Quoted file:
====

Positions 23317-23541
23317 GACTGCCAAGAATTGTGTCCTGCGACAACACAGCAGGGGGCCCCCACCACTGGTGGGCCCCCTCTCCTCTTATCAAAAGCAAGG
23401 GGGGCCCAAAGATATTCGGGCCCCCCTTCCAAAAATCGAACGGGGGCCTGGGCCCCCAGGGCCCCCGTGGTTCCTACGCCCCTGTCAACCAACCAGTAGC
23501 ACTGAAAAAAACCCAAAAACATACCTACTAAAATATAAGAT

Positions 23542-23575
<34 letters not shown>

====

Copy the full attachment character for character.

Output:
Positions 23317-23541
23317 GACTGCCAAGAATTGTGTCCTGCGACAACACAGCAGGGGGCCCCCACCACTGGTGGGCCCCCTCTCCTCTTATCAAAAGCAAGG
23401 GGGGCCCAAAGATATTCGGGCCCCCCTTCCAAAAATCGAACGGGGGCCTGGGCCCCCAGGGCCCCCGTGGTTCCTACGCCCCTGTCAACCAACCAGTAGC
23501 ACTGAAAAAAACCCAAAAACATACCTACTAAAATATAAGAT

Positions 23542-23575
<34 letters not shown>